Gillis uses hot putter to lead Tour in birdies
Monday, February 14, 2011
Our annual number-crunching package looks at players who made significant moves – up or down – during the past year in the Golfweek/Sagarin Performance Index.
Ranking/movement: 59 (+39)
Why the rise? Historically a poor putter, Gillis shined with the flat stick in 2010, finishing 14th in putting average on the PGA Tour and No. 1 in birdie average (4.06 per round).
Tom Gillis through the years
Tom Gillis, the tour's top putter, through the years
Check back to Golfweek.com every day through the end of the year to take a look at players who made significant moves – up and down – in 2010.
If Gillis lacks in any category, it might be ballstriking, hitting only 65.98 percent of greens in regulation (131st). But his dependable short game often got Gillis out of trouble successfully in 2010, when he made 21 cuts in 27 starts. The Michigan native posted eight top 25s, including a tie for fifth at the Deutsche Bank, and finished 43rd in FedEx Cup points and 76th in earnings ($1,166,146).
Gillis’ 2010 campaign was a direct result of his performance on the Nationwide Tour in ’09, when he posted eight top 10s and 11 top 25s in only 15 events. After posting his first career victory at the Nationwide Tour Players Cup in June 2009, Gillis finished second in scoring average at 69.04 and was fifth on the Nationwide money list.
Gillis says: “I’m not totally satisfied with (2010). I thought I would have had more chances to win. But to attribute my year to something, me and my coach (Jeff Leishman) had a plan, and most of it was confidence coming off a good Nationwide Tour campaign in 2009.”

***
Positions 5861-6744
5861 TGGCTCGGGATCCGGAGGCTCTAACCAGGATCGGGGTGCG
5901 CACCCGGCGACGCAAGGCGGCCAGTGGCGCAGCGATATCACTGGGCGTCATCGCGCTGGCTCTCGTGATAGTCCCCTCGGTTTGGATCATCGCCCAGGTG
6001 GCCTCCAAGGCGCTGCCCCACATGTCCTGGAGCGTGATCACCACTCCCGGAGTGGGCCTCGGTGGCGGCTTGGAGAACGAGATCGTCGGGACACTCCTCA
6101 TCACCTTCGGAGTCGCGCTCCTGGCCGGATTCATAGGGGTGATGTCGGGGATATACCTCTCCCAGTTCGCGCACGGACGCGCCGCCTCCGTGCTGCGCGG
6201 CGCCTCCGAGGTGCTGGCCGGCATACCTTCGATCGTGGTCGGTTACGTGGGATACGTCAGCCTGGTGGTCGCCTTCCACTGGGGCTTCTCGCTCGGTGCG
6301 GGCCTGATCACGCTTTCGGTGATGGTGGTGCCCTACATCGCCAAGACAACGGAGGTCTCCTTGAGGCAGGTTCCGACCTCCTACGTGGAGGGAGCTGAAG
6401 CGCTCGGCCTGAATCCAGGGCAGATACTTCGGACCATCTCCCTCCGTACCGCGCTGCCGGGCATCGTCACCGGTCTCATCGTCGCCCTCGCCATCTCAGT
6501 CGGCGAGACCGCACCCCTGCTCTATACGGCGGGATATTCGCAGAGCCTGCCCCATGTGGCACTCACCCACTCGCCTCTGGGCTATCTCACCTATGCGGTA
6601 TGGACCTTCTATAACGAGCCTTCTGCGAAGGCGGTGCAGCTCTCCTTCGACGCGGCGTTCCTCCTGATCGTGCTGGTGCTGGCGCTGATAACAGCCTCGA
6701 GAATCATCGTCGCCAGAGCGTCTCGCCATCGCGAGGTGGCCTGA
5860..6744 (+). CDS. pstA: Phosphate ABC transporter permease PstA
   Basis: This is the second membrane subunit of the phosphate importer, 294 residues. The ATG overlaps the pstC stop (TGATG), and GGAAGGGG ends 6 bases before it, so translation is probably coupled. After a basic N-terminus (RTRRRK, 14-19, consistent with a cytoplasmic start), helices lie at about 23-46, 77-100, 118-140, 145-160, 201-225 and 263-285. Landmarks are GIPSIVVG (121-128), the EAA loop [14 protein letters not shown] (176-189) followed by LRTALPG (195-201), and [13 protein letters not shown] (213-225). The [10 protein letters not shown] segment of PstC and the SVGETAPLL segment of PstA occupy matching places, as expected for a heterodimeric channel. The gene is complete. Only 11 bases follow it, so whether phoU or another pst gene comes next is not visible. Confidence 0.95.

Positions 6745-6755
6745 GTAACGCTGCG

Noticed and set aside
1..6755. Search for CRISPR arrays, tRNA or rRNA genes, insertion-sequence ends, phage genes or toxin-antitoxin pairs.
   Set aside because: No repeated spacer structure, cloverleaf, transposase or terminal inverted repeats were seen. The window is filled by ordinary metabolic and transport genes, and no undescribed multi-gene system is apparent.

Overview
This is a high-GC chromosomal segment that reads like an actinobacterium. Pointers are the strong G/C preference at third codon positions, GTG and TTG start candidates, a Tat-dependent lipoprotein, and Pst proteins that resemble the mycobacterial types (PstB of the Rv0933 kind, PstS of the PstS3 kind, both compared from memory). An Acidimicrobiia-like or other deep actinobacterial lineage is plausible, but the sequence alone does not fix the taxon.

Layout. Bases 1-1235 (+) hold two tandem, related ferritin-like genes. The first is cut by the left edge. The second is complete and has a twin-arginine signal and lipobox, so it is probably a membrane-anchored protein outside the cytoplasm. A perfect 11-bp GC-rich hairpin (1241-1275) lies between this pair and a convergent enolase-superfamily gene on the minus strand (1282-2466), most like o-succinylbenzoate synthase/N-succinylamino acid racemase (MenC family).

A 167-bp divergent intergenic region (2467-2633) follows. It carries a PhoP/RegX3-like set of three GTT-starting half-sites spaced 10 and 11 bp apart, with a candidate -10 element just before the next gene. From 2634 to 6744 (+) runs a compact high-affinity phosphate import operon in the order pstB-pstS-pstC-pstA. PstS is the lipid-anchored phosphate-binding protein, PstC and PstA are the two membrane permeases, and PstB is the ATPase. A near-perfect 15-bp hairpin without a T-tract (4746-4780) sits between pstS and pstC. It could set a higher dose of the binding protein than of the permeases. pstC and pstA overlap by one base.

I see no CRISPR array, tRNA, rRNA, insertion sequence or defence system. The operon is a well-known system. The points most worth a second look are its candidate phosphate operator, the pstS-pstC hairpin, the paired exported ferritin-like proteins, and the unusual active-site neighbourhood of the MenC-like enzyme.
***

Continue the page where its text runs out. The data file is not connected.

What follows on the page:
– Alex Miceli
• • •
Ranking/movement: 79 (-39)
Why the fall? For Sutherland, it was a case of making cuts but never getting in the hunt.
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Golfweek's Tracy Wilcox chooses her Top 30 images of 2010.
He hit a career-best 71.96 percent of greens in regulation, which was the second-highest percentage on the PGA Tour. Proving that hitting greens doesn’t necessarily translate into better scoring, Sutherland’s scoring average rose a tick, up to 70.60 from 70.56.
Sutherland, 46, placed the blame evenly on two parts of his game. Despite all those birdie chances, he struggled on the greens, especially from 5-10 feet. He ranked eighth from that distance in 2009 (62.13 percent) and fell to 175th this season (49.82 percent). That was a big reason why his putts per round climbed to 29.90, ranked 166th on Tour, his worst performance in the past five years.
Sutherland juggled putters and switched between long and short models without finding his comfort zone. Just as problematic for Sutherland, when he missed greens, he paid a stiff price.
“I had too many penalty strokes this year,” he said. “Sometimes it’s not so much the good shots you hit as where your bad shots go. I made too many doubles and stuff.”
Sutherland did manage to keep an impressive streak going. Despite not winning since the 2002 Match Play Championship, Sutherland has finished inside the top 125 on the money list every year. He ranked 118th in earnings in 2010 after jumping off to his usual hot start on the West Coast with three top-20 finishes in his first three starts. But he only recorded one top 10 all year, a T-10 at the Zurich Classic of New Orleans.
Sutherland says: “I shot 62 (at the RBC Canadian Open). That was probably my season highlight. I didn’t really have a great tournament. There were too many times I made the cut but finished back of the pack.”
– Adam Schupak
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